It was just another ordinary day: I was letting Wikipedia impress human knowledge upon me. Suddenly, as happens often, a mildly interesting idea sparked within my mind.

To begin, let me explain some of the things I was looking at. Magnetoreception, for example, is an incredible phenomenon that seems drawn straight from science fiction. Yet, in nature it is fairly common. Of course, we only have inklings about how the mechanisms behind it might operate. To sum it up, many animals have the ability to detect magnetic fields and use them to navigate. This can be seen in migratory animals, for example. In addition, some aquatic creatures have the ability to detect the faint electrical impulses given off by other animals nearby; it aids them in hunting.

Moving into the realm of human-enabled abilities, I was looking at radio-frequency hearing, which is actually a quite common occurrence. As the name suggests, people have been known to hear sounds, ranging from buzzing to knocking (similar to the sounds of tinnitus) and seeming to originate from above and behind the head, when electromagnetic waves in the frequency of microwaves (300 MHz to 300 GHz) are within their vicinity. As it turns out, this is caused not by vibrations in the eardrum but by slight expansion of brain tissue within the skull creating pressure waves which stimulate the inner ear. Pretty crazy, right?

Then I remembered a documentary video I had seen about a guy who exhibited immunity to electricity. I looked it up, and it turns out that there are a couple of people like that. It comes from having naturally thick and dry skin, which increases resistance and lowers the amperes to a non-lethal level. The areas of the body which this applies to ranges from just hands to full-body and mouth.

On the level of increasingly bogus, take a look at this video, in which a Chinese man living in Java claims to be able to control Chi (funky electricity). I don’t believe it myself, but the video was well done and it looked credible enough.

Anyways, this got me to thinking about the show Heroes. Franchises which share that premise, such as x-men, try to explain the super-powers scientifically, but then introduce ridiculous powers (like vortex generation). I think that a movie/show in which both the super-heroes and the super-villains are both relatively mediocre would be excellent. For instance, one person might have the ability to regrow limbs, eyes, and organs not unlike a Caudata; and like a salamander, it would take them 2-3 years to regrow something like an arm. They would be able to afford being stabbed or shot or losing a finger, but they wouldn’t immediately be back in the fight. People could have enhanced magnetoception, RF hearing, electrical resistance, and electrical generation.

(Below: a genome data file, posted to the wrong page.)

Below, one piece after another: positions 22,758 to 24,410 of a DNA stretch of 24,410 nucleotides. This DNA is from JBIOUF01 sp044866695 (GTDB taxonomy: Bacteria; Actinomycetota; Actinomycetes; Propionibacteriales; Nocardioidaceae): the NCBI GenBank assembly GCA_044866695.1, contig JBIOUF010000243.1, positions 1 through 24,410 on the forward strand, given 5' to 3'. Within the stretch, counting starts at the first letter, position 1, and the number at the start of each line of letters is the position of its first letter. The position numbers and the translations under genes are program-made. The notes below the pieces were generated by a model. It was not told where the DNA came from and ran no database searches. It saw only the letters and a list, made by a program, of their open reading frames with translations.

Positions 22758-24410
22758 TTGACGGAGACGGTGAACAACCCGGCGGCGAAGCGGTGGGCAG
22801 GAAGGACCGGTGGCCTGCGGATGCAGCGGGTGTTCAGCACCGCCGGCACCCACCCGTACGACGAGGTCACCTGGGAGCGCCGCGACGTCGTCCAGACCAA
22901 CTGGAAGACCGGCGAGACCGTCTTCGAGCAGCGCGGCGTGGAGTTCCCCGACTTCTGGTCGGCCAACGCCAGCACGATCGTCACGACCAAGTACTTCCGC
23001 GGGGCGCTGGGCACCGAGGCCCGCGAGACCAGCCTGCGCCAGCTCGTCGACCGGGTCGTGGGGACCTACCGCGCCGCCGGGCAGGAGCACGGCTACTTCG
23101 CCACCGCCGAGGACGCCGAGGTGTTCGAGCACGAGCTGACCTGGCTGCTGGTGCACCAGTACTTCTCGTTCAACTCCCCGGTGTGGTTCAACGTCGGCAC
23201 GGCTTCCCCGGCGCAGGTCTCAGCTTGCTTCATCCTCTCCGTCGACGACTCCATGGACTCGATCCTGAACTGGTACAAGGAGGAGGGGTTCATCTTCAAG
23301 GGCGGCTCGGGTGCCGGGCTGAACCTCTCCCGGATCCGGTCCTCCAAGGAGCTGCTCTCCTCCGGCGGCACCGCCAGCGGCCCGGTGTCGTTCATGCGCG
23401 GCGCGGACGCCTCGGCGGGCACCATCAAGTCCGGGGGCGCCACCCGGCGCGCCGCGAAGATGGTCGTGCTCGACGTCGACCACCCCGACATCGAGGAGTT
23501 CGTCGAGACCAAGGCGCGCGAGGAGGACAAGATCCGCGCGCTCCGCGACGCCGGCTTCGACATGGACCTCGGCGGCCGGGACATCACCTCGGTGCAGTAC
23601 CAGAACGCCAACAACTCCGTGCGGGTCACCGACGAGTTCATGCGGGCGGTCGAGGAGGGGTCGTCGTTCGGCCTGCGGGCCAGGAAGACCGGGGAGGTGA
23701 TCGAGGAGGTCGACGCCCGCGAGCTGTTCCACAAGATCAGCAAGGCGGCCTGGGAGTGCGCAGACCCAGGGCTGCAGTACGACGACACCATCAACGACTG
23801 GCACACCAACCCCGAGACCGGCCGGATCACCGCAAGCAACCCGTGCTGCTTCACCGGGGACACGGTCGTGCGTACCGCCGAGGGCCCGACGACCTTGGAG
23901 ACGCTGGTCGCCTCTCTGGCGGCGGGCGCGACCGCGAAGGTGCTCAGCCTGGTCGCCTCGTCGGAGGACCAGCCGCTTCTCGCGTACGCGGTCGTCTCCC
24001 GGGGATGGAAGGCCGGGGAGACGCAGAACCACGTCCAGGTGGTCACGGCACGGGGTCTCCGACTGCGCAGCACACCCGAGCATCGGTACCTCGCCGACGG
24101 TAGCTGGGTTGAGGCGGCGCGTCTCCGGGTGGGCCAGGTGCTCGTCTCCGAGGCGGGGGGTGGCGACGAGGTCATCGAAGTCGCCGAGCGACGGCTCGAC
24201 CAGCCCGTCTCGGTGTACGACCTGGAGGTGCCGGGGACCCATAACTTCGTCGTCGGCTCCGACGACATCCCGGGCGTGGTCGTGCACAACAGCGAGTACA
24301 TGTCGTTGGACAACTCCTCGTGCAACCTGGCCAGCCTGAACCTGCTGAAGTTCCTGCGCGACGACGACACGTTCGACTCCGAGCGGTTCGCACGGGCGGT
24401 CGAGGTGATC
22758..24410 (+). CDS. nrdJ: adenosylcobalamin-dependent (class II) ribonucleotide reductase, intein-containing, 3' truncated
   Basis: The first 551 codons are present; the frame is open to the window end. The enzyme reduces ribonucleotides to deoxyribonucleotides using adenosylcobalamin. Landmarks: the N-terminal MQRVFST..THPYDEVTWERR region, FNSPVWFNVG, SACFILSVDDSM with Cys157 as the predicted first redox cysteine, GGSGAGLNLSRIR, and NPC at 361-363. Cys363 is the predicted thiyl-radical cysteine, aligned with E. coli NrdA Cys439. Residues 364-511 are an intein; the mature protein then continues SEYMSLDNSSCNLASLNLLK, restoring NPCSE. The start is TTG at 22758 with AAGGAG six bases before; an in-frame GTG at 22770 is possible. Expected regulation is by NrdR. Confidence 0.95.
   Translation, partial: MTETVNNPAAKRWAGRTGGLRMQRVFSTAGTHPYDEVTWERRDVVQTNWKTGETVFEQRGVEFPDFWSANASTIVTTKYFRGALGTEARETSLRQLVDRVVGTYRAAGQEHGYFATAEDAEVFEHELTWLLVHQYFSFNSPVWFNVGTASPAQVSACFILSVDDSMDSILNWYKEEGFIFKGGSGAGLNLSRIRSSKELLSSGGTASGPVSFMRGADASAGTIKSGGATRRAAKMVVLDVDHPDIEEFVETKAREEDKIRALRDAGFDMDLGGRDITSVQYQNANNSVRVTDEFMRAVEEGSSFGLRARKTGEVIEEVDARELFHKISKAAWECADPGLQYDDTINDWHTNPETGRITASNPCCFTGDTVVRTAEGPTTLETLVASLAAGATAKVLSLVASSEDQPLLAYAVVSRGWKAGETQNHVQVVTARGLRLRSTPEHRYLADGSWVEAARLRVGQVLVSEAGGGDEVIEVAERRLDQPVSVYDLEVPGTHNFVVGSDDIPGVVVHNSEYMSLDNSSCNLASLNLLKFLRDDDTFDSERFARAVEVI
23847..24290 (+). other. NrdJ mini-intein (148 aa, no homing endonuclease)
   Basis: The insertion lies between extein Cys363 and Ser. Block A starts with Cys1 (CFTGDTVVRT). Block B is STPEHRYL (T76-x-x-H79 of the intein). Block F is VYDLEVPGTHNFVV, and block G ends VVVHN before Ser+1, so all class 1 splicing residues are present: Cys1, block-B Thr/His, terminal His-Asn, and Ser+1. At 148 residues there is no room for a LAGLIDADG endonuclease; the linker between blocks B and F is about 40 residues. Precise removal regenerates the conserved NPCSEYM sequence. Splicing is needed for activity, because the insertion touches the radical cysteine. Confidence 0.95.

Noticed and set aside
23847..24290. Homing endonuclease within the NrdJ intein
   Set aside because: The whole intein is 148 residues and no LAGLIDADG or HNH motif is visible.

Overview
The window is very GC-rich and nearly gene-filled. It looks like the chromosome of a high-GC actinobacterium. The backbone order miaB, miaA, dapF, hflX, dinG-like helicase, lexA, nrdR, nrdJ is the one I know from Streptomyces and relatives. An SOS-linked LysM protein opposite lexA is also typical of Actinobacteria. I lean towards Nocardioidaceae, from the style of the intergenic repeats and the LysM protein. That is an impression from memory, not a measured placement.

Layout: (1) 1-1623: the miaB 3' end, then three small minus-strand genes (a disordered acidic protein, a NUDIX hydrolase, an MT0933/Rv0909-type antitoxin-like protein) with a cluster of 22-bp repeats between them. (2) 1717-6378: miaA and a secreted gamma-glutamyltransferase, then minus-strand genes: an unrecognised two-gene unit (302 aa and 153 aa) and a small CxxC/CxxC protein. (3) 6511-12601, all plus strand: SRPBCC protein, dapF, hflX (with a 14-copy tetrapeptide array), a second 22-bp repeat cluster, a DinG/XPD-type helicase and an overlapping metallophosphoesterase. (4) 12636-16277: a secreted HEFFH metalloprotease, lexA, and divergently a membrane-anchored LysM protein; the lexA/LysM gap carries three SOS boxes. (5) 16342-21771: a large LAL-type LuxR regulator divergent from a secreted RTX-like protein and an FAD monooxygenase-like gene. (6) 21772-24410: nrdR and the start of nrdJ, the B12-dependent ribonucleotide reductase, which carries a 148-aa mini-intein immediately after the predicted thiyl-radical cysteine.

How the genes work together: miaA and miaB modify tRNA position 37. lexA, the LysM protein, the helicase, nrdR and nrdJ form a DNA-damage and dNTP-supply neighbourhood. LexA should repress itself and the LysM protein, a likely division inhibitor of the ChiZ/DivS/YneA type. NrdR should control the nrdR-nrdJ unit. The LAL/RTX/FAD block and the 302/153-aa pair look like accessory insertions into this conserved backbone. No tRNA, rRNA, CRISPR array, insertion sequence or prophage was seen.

On the same thread, I highly dislike explanations that involve either the “10% of the brain” cliche, or the entire “brain wave” concept. Both are unbased in reality and are overused. Powers would be strictly based on phenomena that occur in the natural world. Devices that rely on technological concepts that have been conceived of but not yet well mapped out would be out. As a corollary, Batman-esque powers (i.e. being rich) would be discouraged for super-heroes. Super-villains, of course, almost always need to be rich. More important than riches is genre-sight (or lack of Genre Blindness), and awareness of things like the List of 100 Things to not to do as an Evil Overlord. Their mediocrity would lie in their plans and powers, not intelligence.

That train of thought can be taken a couple of stations farther. The villains may ultimately be more likeable than the heroes. Since the heroes have weak powers, they obviously have personality flaws (like Watchmen) as well (e.g. Superman is almost invincible, so he is almost perfect) and poor planning. Overall, however, both the heroes and the villains are playing a losing game. The villains’ plans aren’t that devastating (except for the occasional climax of a world-threatening plot), and the heroes are disliked by the media due to their imperfections.

Looking farther into the universe, the news of real super-heroes would no doubt spawn a wave of popularity within certain sects. Eccentric individuals or crazed fans would take a low-powered Batman approach and utilize cool pieces of technology for crime fighting, such as d3o or this (the guy made it himself for about $35,000, although prototyping cost him nearly half a million):

That was the essential fabric of my idea, but it could definitely use some ironing.